Rhode Island’s federal district court has remanded a Fair Debt Collection Practices Act case to state court because not all the defendants expressly consented to removal within 30 days of the removal. Plaintiff filed suit in Superior Court alleging violations of the FDCPA, as well as of the Rhode Island Fair Debt Collection Practices Act and the Rhode Island Deceptive Trade Practices Act. The suit named one individual and two corporations as defendants. No defendants answered the case and default entered. An hour after default entered, the individual removed the case. The removal notice said that “[u]pon information and belief, all other codefendants would consent to the Removal…” However, the corporations did not file a consent or otherwise express their consent to the court. Plaintiff moved to remand arguing that all defendants must consent to removal, the corporate defendants had not consented, and the case should be remanded.
The court said that when a case involves multiple defendants, the “rule of unanimity” requires that all of the defendants “join” the removal petition. Further, they must manifest their consent to removal within 30 days of the removal. The court interpreted the statement in the petition about the codefendants to indicate that they did not consent at the time of removal. The individual defendant argued that the codefendants were dissolved corporations so their consent was unnecessary. However, the court said, under Rhode Island law, dissolved corporations have two years after dissolution in which they can sue or be sued and that plaintiff’s suit was within the two years. Finally, the individual defendant said that as a prinicipal of the dissolved corporations he could consent to the removal. But, the court said such consent must be provided within 30 days of removal.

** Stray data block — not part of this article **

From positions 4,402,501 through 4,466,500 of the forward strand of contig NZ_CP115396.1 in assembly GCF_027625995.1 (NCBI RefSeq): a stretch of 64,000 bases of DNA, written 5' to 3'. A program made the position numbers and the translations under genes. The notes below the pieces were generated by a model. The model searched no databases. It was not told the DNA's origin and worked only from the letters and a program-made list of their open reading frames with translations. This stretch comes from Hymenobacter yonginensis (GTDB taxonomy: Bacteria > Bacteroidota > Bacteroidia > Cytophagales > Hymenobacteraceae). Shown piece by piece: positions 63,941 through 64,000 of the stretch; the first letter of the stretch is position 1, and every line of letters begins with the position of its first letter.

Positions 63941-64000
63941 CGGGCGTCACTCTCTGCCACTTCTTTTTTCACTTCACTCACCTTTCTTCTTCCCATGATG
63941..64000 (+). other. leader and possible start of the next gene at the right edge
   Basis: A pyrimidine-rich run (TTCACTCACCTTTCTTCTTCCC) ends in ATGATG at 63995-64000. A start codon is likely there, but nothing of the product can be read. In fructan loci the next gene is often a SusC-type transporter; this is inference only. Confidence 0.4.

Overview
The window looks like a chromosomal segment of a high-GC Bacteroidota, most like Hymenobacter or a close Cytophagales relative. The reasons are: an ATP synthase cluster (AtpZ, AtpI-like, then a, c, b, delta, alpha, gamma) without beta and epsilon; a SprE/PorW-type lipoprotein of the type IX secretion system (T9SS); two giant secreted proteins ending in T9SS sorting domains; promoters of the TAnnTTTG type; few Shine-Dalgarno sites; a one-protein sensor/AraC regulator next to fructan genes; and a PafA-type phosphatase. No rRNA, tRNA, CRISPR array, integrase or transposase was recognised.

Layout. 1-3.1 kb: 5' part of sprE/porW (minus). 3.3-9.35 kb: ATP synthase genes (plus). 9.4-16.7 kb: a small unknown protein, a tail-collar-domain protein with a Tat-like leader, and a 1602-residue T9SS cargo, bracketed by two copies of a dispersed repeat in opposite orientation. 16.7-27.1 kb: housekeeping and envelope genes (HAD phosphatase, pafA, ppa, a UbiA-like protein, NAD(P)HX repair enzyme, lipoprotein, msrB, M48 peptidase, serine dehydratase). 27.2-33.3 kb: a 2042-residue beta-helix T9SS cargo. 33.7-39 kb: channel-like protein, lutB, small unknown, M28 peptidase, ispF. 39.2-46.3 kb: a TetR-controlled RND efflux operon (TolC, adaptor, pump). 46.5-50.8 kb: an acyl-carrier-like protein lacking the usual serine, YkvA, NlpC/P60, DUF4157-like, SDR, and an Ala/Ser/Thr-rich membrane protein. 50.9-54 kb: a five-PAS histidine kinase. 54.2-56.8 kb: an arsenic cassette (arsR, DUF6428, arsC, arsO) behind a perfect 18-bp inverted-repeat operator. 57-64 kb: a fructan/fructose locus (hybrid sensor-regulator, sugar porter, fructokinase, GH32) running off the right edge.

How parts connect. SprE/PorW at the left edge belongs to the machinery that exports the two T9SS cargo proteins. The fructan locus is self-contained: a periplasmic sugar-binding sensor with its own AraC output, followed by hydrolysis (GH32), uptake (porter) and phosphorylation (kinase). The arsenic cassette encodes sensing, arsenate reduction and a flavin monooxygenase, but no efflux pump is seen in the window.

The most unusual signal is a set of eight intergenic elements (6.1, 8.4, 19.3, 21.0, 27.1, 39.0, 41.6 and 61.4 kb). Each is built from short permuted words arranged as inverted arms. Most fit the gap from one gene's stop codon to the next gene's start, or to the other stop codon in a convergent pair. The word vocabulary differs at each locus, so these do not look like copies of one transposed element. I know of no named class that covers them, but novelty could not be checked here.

Laccinole v. Recovery Resources, LLC, C.A. No. 14-455, 2015 WL 5675092 (D.R.I. Sept. 25, 2015)
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